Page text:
Source url :

The role of Empathy in the Workplace

“People will forget what you said, people will forget what you did, but people will never forget how you made them feel.”  -Maya Angelou

Understanding Empathy and the role it plays in the workplace is not easy…it’s often a misinterpreted term to begin with.  People may think that it involves “understanding” how others feel but the understanding is an intellectual function.  Empathy involves emotion or feeling.  It is about relating to another’s situation through feeling their pain or frustration.  The ability to empathize with others is the ability to relate to them and relationships exist in our lives both personally and professionally.

Empathy in Corporate America is a rare occurrence to say the least.  We are driven by the bottom line and by intellect.  However, Empathy can lead the way back to honoring the human component of emotion in the workplace.  It serves to connect people and to establish support and teamwork.  As a manager or leader in your organization, be a model of wholeness for your team.  When your workplace environment is emotionally sterile, it actually costs the company in by-products such as poor performance, poor retention, burnout and absenteeism.  While Empathy will not correct all of these issues, it can go a long way toward uniting people and when people feel connected, they tend to work happier and harder.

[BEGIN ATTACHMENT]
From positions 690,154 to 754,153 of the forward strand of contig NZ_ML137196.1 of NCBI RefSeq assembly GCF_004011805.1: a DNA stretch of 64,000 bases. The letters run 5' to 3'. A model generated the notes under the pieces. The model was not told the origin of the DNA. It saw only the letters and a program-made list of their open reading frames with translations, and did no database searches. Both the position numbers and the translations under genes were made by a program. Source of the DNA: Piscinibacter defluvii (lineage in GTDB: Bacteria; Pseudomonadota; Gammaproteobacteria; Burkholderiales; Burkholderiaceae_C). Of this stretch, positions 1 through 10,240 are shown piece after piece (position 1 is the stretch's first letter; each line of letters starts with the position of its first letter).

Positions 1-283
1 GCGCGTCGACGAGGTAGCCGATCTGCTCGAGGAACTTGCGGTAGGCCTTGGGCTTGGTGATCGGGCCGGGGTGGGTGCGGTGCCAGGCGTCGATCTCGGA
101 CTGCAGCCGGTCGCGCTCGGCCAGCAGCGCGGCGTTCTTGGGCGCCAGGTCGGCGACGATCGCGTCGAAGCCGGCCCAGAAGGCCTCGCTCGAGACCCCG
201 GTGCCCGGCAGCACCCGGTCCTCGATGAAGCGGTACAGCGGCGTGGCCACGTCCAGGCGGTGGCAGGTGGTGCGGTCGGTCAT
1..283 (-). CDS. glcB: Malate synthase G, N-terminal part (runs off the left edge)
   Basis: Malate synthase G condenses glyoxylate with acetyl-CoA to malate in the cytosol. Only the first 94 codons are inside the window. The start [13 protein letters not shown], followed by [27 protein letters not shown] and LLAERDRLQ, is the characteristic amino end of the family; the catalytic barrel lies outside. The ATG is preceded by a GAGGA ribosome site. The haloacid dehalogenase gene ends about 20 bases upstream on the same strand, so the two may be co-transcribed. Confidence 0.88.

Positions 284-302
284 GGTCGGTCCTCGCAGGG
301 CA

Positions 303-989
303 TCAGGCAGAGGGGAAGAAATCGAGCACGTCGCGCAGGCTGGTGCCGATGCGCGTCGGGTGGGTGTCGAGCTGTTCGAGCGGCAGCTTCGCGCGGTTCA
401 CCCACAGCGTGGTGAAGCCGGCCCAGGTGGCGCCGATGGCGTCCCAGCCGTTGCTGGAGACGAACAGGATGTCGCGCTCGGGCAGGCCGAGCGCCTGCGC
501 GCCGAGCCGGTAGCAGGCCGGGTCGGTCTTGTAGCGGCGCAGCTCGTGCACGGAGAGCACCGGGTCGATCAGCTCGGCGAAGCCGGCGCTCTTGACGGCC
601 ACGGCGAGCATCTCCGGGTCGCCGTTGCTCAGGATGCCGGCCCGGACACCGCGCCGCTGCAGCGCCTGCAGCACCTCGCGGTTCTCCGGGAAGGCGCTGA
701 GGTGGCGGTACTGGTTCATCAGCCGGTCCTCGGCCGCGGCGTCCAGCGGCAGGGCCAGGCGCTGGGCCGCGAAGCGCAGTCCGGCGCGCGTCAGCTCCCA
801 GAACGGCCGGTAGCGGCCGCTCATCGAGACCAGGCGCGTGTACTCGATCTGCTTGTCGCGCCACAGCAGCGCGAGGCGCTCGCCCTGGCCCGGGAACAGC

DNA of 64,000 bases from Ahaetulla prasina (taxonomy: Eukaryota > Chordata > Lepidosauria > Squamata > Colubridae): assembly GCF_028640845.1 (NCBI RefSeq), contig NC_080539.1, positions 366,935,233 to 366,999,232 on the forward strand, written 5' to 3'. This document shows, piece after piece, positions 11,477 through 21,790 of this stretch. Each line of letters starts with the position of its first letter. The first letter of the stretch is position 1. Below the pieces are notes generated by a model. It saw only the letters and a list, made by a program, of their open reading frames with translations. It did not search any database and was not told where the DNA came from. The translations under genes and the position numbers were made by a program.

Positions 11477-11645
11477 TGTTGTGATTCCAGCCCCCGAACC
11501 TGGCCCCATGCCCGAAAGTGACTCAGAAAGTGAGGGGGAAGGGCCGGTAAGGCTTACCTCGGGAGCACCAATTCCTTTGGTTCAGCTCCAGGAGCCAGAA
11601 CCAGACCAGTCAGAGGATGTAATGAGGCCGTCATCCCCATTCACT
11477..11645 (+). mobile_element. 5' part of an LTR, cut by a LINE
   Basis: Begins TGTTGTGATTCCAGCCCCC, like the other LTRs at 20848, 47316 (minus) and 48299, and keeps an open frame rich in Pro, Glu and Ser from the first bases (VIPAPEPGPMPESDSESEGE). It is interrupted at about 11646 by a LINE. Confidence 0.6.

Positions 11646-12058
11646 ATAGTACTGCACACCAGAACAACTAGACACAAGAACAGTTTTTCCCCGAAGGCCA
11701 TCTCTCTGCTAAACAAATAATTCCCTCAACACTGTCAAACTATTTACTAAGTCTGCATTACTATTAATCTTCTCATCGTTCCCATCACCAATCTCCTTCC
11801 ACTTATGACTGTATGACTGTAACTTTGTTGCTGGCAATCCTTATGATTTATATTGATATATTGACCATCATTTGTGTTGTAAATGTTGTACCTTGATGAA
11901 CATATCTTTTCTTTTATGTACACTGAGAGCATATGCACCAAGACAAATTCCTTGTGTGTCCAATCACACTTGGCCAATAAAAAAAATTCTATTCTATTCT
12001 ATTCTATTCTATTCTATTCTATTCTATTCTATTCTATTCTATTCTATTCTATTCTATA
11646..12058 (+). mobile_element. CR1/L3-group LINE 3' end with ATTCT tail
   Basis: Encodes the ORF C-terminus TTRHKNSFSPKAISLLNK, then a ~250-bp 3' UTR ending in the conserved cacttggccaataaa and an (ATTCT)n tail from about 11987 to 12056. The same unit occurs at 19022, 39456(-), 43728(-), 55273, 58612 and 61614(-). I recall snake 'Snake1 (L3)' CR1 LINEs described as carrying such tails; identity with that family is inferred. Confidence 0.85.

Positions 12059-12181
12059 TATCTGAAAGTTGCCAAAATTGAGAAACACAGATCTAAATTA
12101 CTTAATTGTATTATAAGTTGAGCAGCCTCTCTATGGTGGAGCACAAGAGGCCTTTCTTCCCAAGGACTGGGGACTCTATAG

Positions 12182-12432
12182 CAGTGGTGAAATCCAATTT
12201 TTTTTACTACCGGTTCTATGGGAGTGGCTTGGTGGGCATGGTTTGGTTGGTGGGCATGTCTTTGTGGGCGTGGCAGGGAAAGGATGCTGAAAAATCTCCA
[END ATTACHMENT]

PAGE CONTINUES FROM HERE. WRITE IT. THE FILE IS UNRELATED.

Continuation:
Source url :

Personality tests and performance

Wonder how a Personality test will help improve commincation?  The DISC is a great tool for understand your own behavior style and how you relate to others…Take a look and see where you fit:

What do the letters mean?

D Dominance
Person places emphasis on accomplishing results, the bottom line, confidence
– Sees the big picture
– Can be blunt
– Accepts challenges
– Gets straight to the point
Learn more

I Influence
Person places emphasis on influencing or persuading others, openness, relationships
– Shows enthusiasm
– Is optimistic
– Likes to collaborate
– Dislikes being ignored
Learn more

S Steadiness
Person places emphasis on cooperation, sincerity, dependability
– Doesn’t like to be rushed
– Calm manner
– Calm approach
– Supportive actions
– Humility
Learn more

C Conscientiousness
Person places emphasis on quality and accuracy, expertise, competency
– Enjoys independence
– Objective reasoning
– Wants the details
– Fears being wrong
Learn more


Source url :

Finding your inner courage